Hornworms are the camouflaged green caterpillars that like to munch on the leaves, stems, and the immature fruits of tomatoes, eggplants, peppers, and potatoes. Tomatoes especially seem to be their prey of choice. That's why most gardeners call them Tomato Hornworms.
In early summer, they hatch from moth eggs on the underside of the leaves and grow to 4 inches in 4 weeks. They typically have a black or red horn on their body, but they do not sting. During its growth spurts, the unnoticed hornworm can literally destroy your plants in a matter of days. You usually will spot their handiwork first, usually in the absence or bareness of leaves, and the sign of black droppings on the plant.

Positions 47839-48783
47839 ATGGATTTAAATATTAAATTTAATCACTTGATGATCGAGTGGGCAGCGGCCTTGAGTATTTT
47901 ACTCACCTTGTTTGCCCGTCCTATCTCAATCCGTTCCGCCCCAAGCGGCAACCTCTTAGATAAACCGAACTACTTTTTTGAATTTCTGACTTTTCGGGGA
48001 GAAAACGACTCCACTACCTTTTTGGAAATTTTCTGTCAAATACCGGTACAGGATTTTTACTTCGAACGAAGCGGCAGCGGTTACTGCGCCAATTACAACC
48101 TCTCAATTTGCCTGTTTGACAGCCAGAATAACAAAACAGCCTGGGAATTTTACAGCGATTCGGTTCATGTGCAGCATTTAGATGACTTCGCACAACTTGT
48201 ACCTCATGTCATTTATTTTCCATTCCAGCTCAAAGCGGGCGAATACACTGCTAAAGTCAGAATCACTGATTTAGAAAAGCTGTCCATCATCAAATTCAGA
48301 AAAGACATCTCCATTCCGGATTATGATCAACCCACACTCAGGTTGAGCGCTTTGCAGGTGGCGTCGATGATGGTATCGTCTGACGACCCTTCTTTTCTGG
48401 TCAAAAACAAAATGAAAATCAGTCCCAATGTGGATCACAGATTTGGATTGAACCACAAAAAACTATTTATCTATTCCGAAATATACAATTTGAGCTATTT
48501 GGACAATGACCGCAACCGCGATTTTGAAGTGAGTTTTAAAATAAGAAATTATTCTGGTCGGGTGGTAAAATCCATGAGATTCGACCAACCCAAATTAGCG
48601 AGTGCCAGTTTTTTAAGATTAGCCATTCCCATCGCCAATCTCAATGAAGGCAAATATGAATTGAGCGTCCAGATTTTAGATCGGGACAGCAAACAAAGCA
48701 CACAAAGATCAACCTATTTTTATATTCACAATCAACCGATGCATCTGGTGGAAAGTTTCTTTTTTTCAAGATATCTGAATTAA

This ugly duckling, which eventually turns into the hawk or sphinx moth – also known as the hummingbird moth – is a rather stubborn intruder. The easiest and most effective way to protect your plants is to hand-pick the worms off whenever you spot them and either step on them or toss them in a bucket of soapy water.
Diatomaceous Earth and Neem Oil will also help de-populate the hornworm camp, but it may take a couple days to take full effect. Go ahead and pull off any hornworms that you see before any further damage can be done.
If the problem is reoccurring every year, till the dirt over in the fall and spring to destroy any overwintering larvae in the soil. For helpful companion plants, grow dill and marigolds near your tomatoes. Wasps will also serve as a natural predator against these pests, so if you spot their white eggs on a hornworm, let them be. The wasps will finish the job.
If you're growing tomatoes, hornworms are most likely to show up uninvited. Make them know they're not welcome. Never let them win!
What pest seems to be your nemesis in the garden? What have you found that works to fight the Hornworm?